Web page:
Opinion Letter 2018-20 specifically addresses whether an employer must pay employees for time spent in the following activities:

  1. biometric screenings (blood pressure, cholesterol levels, nicotine usage) both during and outside of their regular work hours;
  2. wellness activities such as nutrition classes, employer-facilitated gym classes, telephonic health coaching, participation in Weight Watchers and Fitbit challenges;
  3. attendance at benefits fairs to learn about employer-provided benefits, financial planning and college attendance opportunities.

The Opinion Letter concludes that employees need not be compensated for participating in the above activities if: a) their participation is purely voluntary;  b) they perform no job-related duties while participating; and c) the activities predominantly benefit the employee and not the employer.   In concluding that the activities were predominantly for the employees’ benefit, the DOL noted that participating employees may enjoy lower health insurance deductibles while also learning how to make “more informed decisions” about non-job related health issues.  Moreover, since employees were relieved of all job duties while participating, they were “off duty” as that term is defined in DOL regulations.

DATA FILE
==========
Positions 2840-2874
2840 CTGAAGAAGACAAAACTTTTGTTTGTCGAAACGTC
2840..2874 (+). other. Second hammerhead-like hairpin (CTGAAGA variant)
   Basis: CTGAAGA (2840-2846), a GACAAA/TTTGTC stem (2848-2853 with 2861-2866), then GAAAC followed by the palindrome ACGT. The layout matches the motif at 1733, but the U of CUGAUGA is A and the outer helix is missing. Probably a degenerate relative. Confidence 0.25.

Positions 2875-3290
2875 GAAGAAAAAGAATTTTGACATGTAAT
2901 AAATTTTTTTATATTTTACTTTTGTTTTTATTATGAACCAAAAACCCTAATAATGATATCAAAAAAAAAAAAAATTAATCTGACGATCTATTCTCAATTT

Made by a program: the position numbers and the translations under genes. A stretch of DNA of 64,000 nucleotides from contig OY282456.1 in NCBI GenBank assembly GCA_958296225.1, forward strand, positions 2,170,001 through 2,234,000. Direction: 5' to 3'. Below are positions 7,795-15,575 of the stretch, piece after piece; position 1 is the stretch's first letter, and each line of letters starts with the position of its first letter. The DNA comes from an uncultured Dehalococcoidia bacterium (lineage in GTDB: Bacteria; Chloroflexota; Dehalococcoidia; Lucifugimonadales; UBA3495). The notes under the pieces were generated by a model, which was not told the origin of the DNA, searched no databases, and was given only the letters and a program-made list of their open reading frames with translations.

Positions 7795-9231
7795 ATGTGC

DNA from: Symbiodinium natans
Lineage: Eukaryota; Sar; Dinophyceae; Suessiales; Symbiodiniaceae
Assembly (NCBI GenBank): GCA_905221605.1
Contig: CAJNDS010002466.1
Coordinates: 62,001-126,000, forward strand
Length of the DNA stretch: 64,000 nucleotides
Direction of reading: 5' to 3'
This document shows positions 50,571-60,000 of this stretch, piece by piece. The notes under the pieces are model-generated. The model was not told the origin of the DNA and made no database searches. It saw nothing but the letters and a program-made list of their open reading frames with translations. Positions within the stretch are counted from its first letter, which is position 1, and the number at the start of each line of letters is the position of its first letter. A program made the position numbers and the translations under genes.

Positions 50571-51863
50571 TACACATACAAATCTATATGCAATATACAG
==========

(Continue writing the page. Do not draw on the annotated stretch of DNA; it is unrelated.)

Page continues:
This Opinion Letter is helpful assurance for employers who are considering implementation of wellness programs.  If employee participation is strictly voluntary and no work is performed during the course of participating, the time will likely be deemed non-compensable under the FLSA.  However, as many employers have learned, it can be difficult to generate strong employee participation in wellness programs.  Although paying employees for their participation may not be required by the FLSA, some employers choose to do so as an incentive for participation.

If you have any questions regarding wellness programs or the Fair Labor Standards Act, please contact any member of our Labor and Employment Practice Group.

On June 6, 2018, Governor Wolf signed Executive Order 2018-18-03, which is designed to combat the gender pay gap in Pennsylvania. The Executive Order directs all state agencies under the governor’s jurisdiction to:

  • no longer inquire about a job applicant’s current compensation or compensation history at any stage during the hiring process;